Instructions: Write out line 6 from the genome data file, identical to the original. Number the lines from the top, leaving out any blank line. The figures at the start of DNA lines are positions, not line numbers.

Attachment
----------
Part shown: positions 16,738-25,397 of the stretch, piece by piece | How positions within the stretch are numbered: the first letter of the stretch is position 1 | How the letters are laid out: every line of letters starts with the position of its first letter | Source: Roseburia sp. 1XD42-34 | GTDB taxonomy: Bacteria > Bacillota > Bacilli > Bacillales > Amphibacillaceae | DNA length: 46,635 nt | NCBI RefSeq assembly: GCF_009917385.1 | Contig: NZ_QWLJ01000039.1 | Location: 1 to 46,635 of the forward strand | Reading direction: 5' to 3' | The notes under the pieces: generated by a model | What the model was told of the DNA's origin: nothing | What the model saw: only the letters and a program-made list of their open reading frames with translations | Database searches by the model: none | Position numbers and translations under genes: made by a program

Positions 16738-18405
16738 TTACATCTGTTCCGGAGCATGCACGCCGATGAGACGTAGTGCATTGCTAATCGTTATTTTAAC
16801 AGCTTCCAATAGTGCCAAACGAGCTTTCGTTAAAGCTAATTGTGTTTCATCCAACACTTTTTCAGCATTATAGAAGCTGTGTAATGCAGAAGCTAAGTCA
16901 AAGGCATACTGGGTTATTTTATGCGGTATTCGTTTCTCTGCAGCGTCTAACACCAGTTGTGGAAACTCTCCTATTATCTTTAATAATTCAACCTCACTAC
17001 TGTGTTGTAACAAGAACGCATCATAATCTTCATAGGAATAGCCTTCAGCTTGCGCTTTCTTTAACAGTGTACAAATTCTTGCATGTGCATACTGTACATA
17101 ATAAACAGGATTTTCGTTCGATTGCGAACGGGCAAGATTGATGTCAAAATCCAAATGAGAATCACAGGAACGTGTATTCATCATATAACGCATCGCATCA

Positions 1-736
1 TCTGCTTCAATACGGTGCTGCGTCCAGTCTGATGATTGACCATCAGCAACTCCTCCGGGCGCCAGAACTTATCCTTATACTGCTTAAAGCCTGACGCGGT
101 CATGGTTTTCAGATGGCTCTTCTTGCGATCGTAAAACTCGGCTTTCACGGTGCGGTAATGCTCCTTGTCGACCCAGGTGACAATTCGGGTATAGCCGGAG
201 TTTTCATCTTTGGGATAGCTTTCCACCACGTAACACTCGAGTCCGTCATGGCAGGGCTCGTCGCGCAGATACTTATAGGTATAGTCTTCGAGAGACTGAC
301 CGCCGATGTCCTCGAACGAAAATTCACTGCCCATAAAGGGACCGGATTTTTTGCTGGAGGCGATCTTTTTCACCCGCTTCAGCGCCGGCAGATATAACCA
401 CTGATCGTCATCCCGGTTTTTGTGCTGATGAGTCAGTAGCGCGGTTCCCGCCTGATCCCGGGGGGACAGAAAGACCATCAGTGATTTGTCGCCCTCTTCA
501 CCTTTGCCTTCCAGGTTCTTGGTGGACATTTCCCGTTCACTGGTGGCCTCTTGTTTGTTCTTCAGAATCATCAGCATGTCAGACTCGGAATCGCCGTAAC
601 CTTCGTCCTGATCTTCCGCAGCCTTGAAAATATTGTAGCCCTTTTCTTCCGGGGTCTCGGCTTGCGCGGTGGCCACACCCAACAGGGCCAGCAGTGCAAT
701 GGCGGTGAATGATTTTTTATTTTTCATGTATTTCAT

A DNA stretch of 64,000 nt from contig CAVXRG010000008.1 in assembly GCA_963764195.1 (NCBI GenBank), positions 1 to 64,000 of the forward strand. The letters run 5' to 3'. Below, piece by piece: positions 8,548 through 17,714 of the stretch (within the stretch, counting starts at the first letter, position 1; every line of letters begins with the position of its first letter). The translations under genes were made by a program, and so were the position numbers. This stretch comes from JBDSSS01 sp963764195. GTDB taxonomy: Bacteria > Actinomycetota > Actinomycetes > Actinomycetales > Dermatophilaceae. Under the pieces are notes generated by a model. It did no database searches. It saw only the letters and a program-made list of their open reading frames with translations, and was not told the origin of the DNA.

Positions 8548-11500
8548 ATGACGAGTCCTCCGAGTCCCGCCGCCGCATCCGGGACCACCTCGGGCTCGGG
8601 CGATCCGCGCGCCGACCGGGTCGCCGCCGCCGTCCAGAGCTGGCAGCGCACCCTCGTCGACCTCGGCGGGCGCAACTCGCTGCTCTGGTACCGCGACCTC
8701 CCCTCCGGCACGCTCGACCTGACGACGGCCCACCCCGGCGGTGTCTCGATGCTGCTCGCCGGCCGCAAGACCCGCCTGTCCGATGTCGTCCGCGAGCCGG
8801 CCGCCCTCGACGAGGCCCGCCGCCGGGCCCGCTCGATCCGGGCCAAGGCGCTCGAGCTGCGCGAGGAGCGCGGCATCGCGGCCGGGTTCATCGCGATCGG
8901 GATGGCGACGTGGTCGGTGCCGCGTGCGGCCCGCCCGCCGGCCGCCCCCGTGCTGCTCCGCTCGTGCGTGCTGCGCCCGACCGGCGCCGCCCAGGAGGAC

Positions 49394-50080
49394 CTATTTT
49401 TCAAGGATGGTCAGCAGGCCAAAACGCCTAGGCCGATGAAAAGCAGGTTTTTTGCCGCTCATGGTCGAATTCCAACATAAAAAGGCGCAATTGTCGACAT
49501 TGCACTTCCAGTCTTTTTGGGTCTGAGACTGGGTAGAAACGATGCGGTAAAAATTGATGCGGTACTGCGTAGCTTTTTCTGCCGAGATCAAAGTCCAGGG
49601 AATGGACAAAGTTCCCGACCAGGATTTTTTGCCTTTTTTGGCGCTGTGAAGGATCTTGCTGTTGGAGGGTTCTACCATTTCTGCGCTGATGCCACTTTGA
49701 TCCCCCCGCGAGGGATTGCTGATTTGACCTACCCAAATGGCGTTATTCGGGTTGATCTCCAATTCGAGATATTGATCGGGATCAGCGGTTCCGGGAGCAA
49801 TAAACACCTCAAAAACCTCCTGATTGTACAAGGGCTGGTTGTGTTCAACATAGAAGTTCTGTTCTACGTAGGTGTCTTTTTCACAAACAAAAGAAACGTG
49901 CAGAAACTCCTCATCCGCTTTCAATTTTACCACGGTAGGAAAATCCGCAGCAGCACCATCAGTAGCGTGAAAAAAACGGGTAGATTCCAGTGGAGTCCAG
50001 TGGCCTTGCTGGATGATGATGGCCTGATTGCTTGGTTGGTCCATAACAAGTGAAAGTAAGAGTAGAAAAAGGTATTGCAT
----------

17001 TGTGTTGTAACAAGAACGCATCATAATCTTCATAGGAATAGCCTTCAGCTTGCGCTTTCTTTAACAGTGTACAAATTCTTGCATGTGCATACTGTACATA